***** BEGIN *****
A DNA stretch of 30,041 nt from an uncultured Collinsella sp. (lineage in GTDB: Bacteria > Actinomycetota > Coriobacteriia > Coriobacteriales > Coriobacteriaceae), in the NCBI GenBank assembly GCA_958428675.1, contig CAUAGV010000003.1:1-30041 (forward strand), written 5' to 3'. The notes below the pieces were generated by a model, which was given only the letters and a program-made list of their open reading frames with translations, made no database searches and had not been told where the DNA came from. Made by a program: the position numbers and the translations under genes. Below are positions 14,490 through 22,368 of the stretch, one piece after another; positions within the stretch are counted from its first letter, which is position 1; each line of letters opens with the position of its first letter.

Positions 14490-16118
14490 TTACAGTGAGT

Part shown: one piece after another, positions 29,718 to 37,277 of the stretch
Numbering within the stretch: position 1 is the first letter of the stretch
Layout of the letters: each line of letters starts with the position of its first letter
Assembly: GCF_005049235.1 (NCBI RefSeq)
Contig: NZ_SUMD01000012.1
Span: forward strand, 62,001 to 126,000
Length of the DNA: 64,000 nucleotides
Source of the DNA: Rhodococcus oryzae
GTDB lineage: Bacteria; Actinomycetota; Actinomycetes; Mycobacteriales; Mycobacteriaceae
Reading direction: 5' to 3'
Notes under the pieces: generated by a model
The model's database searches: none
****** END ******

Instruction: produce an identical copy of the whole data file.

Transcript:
A DNA stretch of 30,041 nt from an uncultured Collinsella sp. (lineage in GTDB: Bacteria > Actinomycetota > Coriobacteriia > Coriobacteriales > Coriobacteriaceae), in the NCBI GenBank assembly GCA_958428675.1, contig CAUAGV010000003.1:1-30041 (forward strand), written 5' to 3'. The notes below the pieces were generated by a model, which was given only the letters and a program-made list of their open reading frames with translations, made no database searches and had not been told where the DNA came from. Made by a program: the position numbers and the translations under genes. Below are positions 14,490 through 22,368 of the stretch, one piece after another; positions within the stretch are counted from its first letter, which is position 1; each line of letters opens with the position of its first letter.

Positions 14490-16118
14490 TTACAGTGAGT

Part shown: one piece after another, positions 29,718 to 37,277 of the stretch
Numbering within the stretch: position 1 is the first letter of the stretch
Layout of the letters: each line of letters starts with the position of its first letter
Assembly: GCF_005049235.1 (NCBI RefSeq)
Contig: NZ_SUMD01000012.1
Span: forward strand, 62,001 to 126,000
Length of the DNA: 64,000 nucleotides
Source of the DNA: Rhodococcus oryzae
GTDB lineage: Bacteria; Actinomycetota; Actinomycetes; Mycobacteriales; Mycobacteriaceae
Reading direction: 5' to 3'
Notes under the pieces: generated by a model
The model's database searches: none